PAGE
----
In the Prologue, the Jesuit missionary Christovao Ferreira, who has served 33 years in Japan, has recently apostatized. His fellow Portuguese priests are shocked and upset, since he was a pillar of Christianity in Japan and greatly revered in Rome. For much of the 1500s, missionaries enjoyed favor in Japan, but in 1587 the new regent Hideyoshi changed the policy toward Christians. By the year 1629, Christians were being persecuted in earnest and tortured to make them apostatize. Ferreira has sent back letters to Europe detailing the gruesome tortures he has witnessed.
The novel begins in 1637. Three of Ferreira's students - Francisco Garrpe, Juan de Santa Marta, and Sebastion Rodrigues - seek approval to go to Japan and investigate what happened to Ferreira and to carry on as missionaries. After a difficult months-long journey, they end up in Macao, where the priest Valigano warns them that there are to be no more missionaries going to Japan. This is because Christians have undergone terrible tortures there.
Starting after the Prologue, the first chapter onwards is told from Rodrigues's perspective, in the form of his letters now stored in a Portuguese library. When the three young missionaries reach Macao, Juan de Santa Marta is too ill to continue. Against the admonitions of Father Valignano, the Rector of the Jesuit college in Macao, they decide to continue.
Valignano has warned them about the dangers ahead: Japan is inhospitable to Christians, a new government official named Inoue has been torturing and killing Christians, and hostility from England and Dutch ships on the way to Japan will make their journey difficult. Finally Valignano relents and allows Garrpe and Rodrigues to go, especially once they reveal that they have a secret mission: to find out what happened to Ferreira.
In Macao, the two missionaries at last make the acquaintance of a Japanese man: Kichijiro, a jittery drunkard who will be their guide in Japan and help provide ties with local Christians, though he claims to not be a Christian himself. Santa Marta's heath does not improve, though they are waylaid in Macao longer than expected because their ship needs repairs from a white ant infestation.
Departure looms. Rodrigues contemplates the face of Christ and the purpose of his journey. He feels like he is at the end of the earth, but takes comfort in the face of Christ, beloved to him since childhood. Santa Marta dies of his illness, probably malaria. Garrpe and Rodrigues set sail for Japan.
The Prologue and first chapter of the novel introduce the two main narrative voices that will dominate the rest of the book. The prologue is told from an historical viewpoint, in the third person. It seems that whomever was writing would have had access to historical records and pieced together Rodrigues's unique and terrible journey to Japan. The effect of this narration style is that it lends a tale of historical fiction a realistic air.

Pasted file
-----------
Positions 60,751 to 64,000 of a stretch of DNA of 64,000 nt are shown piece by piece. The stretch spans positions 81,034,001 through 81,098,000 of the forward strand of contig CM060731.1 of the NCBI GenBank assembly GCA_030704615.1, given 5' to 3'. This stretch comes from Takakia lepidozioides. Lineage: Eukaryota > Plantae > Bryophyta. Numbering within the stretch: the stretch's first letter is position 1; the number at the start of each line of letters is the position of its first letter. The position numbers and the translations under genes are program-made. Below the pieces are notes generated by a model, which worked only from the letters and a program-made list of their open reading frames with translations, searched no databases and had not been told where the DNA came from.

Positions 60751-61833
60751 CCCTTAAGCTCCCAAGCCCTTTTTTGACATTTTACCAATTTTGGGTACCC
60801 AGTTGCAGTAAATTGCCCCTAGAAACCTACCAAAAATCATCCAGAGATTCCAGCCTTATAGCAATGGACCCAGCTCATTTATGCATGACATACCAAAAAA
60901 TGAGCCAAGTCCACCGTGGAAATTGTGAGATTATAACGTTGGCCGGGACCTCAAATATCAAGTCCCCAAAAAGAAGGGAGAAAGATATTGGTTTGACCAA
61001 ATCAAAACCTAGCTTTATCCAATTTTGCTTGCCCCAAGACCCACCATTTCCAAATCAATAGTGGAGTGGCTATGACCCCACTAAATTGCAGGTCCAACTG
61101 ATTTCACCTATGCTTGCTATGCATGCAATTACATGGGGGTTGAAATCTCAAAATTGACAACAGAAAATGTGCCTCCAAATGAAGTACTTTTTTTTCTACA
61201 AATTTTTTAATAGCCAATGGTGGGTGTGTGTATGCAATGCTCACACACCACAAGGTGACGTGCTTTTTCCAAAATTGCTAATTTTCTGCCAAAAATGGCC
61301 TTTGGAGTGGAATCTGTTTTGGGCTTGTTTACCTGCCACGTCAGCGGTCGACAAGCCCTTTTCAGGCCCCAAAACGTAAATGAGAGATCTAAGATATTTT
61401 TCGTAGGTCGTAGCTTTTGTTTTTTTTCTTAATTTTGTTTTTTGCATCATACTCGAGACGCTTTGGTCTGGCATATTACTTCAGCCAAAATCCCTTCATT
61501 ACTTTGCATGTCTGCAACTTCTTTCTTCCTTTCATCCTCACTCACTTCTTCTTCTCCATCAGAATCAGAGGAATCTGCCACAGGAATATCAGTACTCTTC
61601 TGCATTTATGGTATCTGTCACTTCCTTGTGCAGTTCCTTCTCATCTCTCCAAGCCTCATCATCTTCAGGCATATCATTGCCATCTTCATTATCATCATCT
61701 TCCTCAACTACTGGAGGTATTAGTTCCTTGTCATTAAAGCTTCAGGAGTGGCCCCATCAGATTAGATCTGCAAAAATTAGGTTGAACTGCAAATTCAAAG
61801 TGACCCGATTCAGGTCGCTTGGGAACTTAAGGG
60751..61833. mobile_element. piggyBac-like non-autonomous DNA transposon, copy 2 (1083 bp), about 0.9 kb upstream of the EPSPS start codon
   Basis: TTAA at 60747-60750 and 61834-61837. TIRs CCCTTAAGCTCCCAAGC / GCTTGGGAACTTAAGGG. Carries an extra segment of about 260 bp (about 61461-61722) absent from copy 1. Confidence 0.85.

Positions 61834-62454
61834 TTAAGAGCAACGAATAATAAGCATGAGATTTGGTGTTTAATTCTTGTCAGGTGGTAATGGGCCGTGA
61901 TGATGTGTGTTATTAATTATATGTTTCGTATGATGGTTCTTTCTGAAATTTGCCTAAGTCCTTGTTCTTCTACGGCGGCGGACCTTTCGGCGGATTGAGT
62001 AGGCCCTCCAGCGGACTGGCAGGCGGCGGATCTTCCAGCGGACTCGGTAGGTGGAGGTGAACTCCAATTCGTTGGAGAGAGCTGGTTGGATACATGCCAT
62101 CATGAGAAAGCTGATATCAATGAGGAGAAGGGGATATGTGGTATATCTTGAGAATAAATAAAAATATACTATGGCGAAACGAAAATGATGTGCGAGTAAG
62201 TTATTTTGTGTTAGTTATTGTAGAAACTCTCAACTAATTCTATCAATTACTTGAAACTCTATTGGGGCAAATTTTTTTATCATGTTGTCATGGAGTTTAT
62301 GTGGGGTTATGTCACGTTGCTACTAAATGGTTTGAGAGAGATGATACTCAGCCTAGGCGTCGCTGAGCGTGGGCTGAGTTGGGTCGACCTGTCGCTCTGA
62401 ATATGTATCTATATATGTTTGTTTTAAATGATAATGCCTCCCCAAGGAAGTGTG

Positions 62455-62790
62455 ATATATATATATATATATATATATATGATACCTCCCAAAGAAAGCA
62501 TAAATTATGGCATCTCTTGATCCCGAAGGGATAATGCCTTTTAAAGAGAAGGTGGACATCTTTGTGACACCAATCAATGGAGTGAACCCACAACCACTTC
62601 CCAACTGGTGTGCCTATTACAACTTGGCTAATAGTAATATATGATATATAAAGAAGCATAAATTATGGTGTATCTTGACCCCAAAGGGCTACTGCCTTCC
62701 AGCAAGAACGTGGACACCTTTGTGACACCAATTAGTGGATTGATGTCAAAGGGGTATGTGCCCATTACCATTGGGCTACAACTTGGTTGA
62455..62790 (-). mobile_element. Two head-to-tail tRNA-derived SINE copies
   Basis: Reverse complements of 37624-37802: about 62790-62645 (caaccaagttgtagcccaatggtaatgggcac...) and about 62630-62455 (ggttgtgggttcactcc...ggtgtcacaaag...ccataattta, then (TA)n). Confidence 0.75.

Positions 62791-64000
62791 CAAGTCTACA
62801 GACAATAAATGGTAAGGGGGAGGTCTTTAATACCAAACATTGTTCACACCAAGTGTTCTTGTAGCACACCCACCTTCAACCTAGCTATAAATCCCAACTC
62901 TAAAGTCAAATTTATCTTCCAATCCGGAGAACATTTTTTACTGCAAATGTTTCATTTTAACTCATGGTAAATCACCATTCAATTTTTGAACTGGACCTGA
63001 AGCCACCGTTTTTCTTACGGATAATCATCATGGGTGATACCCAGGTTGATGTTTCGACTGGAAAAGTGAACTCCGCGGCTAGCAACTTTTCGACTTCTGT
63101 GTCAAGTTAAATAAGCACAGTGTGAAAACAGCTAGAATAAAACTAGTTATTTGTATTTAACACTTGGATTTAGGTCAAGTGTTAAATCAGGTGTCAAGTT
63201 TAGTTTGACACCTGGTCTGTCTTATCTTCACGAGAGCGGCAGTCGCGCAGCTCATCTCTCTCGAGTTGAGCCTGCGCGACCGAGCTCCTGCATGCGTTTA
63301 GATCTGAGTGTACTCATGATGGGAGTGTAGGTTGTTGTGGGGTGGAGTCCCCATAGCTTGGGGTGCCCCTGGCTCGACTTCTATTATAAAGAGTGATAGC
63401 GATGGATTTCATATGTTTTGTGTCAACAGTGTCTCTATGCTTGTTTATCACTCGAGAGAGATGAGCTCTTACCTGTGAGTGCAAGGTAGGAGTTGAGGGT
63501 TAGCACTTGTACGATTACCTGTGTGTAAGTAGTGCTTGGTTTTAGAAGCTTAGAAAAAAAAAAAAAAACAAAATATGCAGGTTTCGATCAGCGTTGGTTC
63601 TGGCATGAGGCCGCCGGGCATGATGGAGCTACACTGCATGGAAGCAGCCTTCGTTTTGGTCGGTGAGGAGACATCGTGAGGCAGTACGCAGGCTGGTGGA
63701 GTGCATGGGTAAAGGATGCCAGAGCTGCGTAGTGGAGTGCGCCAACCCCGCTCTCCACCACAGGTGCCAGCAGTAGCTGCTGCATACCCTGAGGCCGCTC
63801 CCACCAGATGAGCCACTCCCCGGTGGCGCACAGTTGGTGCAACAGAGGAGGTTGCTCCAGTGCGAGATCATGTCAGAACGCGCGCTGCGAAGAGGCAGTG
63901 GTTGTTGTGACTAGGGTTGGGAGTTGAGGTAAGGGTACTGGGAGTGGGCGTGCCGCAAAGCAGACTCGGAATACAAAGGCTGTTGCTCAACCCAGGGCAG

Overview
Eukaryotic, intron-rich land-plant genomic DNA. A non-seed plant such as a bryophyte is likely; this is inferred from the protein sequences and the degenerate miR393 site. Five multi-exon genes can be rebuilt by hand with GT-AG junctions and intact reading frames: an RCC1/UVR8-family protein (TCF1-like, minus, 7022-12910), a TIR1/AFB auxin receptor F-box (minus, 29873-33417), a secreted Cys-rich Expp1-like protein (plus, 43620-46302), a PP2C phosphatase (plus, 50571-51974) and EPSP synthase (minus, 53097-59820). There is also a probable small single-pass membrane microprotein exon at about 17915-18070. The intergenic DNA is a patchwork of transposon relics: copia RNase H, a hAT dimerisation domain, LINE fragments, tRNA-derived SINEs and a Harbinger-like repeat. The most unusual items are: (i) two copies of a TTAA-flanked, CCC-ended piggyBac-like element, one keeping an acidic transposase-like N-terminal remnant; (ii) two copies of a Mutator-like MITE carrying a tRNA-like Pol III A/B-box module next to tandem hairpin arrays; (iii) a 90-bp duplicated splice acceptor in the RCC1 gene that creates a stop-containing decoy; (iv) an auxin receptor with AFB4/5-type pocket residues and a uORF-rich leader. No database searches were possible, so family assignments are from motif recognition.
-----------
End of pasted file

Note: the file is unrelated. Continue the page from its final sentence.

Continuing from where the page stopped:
The first chapter then takes over with Rodrigues's voice, which will continue for many more chapters. Here, the voice is epistolary: he is writing letter back home to describe his mission in Japan. This creates a sense of realism, similar to the fictionalized historian narrating the prologue. The epistolary form allows insight into Rodrigues's character.
This chapter also introduces two important themes that will recur throughout the novel: despair at God's abandonment, and the face of Christ.
"I keep turning over in my mind the thought that I am at the end of the earth, in a place which you do not know and which your whole lives through you will never visit" (46). While this quote does not explicitly reference the silence of God, it lays the framework for Rodrigues's eventual despair at God's inattention to the remote and long-suffering places he sees in Japan.
Soon after, Rodrigues comforts himself from these troubling thought by envisioning the face of Christ. This mention shows the reader the depth of his religious devotion, and especially highlights how he feels about Christ's face - which will be the reason he takes so long to accept his need to apostatize. "I feel great love for that face. I am always fascinated by the face of Christ just like a man fascinated by the face of his beloved” (47), he writes. This shows how important the face of Christ is to Rodrigues, and how closely he holds it to his heart as a comfort and a talisman. This theme will be important throughout the rest of the novel.